This file was generated 2003-03-08 07:10 GMT. This movie's information hasn't changed since 2001-01-28.
Scott Ventura >> Movie Commentary >> May 1999 >> The Matrix
One of the great joys of movies set in made-up universes is the ability to toy with audience expectations based on the rules of our universe. Tron leaped inside a computer and provided dazzling landscapes and great effects. Tron's universe clearly calls for a new set of rules, and the audience learns as Flynn does. By starting in a universe that looks very possible, The Matrix impresses by breaking the rules. We are even reminded that the rules are being broken by the characters on a few occasions. I'm still wondering how Morpheus's temple-less sunglasses stayed on.
The staples of action movies are brought to life here in a way that blew my mind and even gave me genuine frights a few times. I was particularly dazzled by the sound editing, which gave the already- impressive visuals new punch. Several things which were in the trailer were no longer shocking for their visuals, but were suddenly shocking because the sounds that went with them were so vivid. This was also far and away the most convincing use of the now-popular technique of having a virtual camera panning around a frozen or near-frozen moment.
I found myself drawing comparisons to Dark City. The confused citizen learns to change the universe to serve his own needs. An old car used in an early scene also sent me back, reminding me of the potpourri of old vehicles on the streets of Dark City. Even some of the machines bore a strong resemblance to the aliens in Dark City. I don't mean to imply that the lack of originality in these elements lessened the movie, which was a very effective thrill-ride, even at two-and-a-half hours.
Kudos to Hugo Weaving for his great performance as Agent Smith. Weaving uses an unnerving accent that seems to be based on overenunciation and slightly off- kilter syllable lengths. I was reminded primarily of Reverend Lovejoy from "The Simpsons". Come to think of it, Weaving's physical presence is probably the equal of Robert Patrick's turn as the T-1000 in Terminator 2. I don't think the part was written to be menacing in quite the same way, but there are many similarities. The other agents, Paul Goddard and Robert Taylor, are pretty good, too, but their screen time is limited and their characters not given over to emotion.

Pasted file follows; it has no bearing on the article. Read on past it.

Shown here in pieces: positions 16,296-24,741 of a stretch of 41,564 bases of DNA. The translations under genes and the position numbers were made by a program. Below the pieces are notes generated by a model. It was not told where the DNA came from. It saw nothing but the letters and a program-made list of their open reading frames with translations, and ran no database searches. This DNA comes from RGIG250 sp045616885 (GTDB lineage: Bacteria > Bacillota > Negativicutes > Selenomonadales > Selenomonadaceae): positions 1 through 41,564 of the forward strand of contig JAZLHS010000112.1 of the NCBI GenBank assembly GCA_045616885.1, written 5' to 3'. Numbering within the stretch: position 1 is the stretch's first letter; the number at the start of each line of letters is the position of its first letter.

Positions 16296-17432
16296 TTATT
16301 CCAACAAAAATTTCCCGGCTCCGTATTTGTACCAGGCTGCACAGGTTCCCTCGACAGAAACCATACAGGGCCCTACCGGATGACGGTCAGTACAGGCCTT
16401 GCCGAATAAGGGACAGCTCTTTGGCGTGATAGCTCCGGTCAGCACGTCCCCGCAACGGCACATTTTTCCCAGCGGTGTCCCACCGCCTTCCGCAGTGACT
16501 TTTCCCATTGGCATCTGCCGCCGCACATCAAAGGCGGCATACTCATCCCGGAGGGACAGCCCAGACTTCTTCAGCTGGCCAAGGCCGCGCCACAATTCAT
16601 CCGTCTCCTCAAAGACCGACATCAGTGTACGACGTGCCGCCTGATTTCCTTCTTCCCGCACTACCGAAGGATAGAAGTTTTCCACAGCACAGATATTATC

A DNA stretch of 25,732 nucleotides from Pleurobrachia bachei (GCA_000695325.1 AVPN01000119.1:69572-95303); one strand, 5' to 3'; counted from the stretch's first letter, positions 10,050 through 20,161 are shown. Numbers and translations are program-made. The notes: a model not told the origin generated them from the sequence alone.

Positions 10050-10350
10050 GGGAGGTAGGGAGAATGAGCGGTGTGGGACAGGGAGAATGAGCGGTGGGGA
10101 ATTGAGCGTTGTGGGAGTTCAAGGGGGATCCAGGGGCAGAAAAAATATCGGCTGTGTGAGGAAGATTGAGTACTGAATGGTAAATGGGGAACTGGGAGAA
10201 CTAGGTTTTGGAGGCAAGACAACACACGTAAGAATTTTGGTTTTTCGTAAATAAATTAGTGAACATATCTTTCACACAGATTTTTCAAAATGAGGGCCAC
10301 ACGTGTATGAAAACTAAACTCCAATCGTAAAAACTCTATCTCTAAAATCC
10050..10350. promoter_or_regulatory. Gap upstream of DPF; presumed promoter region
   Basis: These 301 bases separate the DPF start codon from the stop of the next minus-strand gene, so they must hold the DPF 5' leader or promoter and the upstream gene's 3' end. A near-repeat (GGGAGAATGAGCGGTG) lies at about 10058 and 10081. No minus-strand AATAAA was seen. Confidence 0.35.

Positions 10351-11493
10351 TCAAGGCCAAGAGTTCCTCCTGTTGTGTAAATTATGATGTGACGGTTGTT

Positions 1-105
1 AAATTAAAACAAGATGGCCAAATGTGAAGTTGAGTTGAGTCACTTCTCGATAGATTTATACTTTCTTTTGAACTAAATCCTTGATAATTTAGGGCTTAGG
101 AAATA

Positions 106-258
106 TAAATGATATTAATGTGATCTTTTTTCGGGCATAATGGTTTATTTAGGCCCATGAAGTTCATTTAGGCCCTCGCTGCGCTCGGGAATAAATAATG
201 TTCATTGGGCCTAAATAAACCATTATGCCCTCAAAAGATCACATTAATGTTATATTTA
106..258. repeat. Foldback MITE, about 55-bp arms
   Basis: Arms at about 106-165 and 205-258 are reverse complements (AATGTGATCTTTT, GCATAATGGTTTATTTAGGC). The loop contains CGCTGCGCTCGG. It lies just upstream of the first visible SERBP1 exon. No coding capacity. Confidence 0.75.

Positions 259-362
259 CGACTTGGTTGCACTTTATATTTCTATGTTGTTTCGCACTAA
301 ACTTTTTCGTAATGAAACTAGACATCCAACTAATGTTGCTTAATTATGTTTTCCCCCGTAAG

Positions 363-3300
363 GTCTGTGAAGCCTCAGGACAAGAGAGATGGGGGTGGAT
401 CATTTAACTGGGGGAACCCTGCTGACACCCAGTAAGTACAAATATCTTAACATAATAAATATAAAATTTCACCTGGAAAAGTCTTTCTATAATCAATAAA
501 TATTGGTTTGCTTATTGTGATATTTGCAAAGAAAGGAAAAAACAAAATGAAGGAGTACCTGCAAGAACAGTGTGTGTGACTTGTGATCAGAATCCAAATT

Keanu Reeves, Carrie-Anne Moss, Laurence Fishburne, and Weaving did some significant training to pull off the martial arts sequences in the movie. In a particularly nice segment, Reeves has several hours of instant training to show off. The scenes were coordinated by Woo-ping Yuen, who has directed dozens of martial-arts movies, including Drunken Master, a personal favorite. I hope he enjoyed working on sequences that were not bound by the traditional rules of gravity!
I've heard complaints from several fronts that a movie with as much revolution in it shouldn't end with a gun battle. Umm... maybe it's just the advantage of having the DVD, but to my eye, and I've watched this many times, the movie doesn't end in a gun battle! The last volley of bullets fired at Neo never makes it to him, the first sign of firearm transcendence. When Neo "kills" Smith, he does so in a most unconventional way: jumping into him, then shattering him from the inside. This is not a matter of explosives, or of killing one shell that was inhabited by Smith for a while. This is the destruction of Smith's agent code. The green innards that we see momentarily in the explosion resemble no gun fight I've ever seen. Maybe this goes by too quickly in comparison to the screen time given to conventional weaponry, but it's definitely a step away from the usual fighting.
So far, I am forced to conclude that the DVD for The Matrix lives up to the movie for interesting innovations. Of immediate note is the "follow the white rabbit" feature. This is essentially the entire movie with a twist. Every so often, essentially for each big effects sequence, a rabbit will appear on screen. Pressing the select button on the DVD controls activates a clip that shows a quick making-of segment for the shot that's about to happen. They apparently did this by creating a second subtitle track which is forced on when watching the alternate version and unavailable during the regular version. How they make it link to a video bit is beyond me. If this trick is used on other discs, I haven't seen it. While excellent from a content standpoint, the feature is slightly lacking from an interface standpoint. There is no way to get into the white rabbit version through the scene selection menus, and there's no menu of just the rabbit-initiated making-of shorts.
As far as other content, the disc is superb. There are two alternate audio choices: editor Zach Staenberg, visual effects supervisor John Gaeta, and Carrie-Anne Moss on one, and the isolated score plus composer Don Davis on the other. The first track is actually a little weak. Whole minutes go by with nobody saying anything, particularly during all of the "normal" sequences. I'm very surprised to not find a director's commentary, which is usually the first one. This would be the place to hear them talking about particular actors. There is also an HBO special on the making of the movie included. The menus also contain a few (two) pill icons, which start the behind-the-scenes vignettes "What is the Concept?" and "What is Bullet Time?". Although a little more narration would be appreciated for the former, the visuals answer many questions about the production. The one missing item is a trailer. Since some of the advanced buzz for the movie was generated by the mind-bending visuals in the trailer, this would be a logical inclusion.
Unfortunately, I do not have a DVD-ROM drive, so I can't report on the features specific to popping the disc in a computer. I would hope it's at least as good.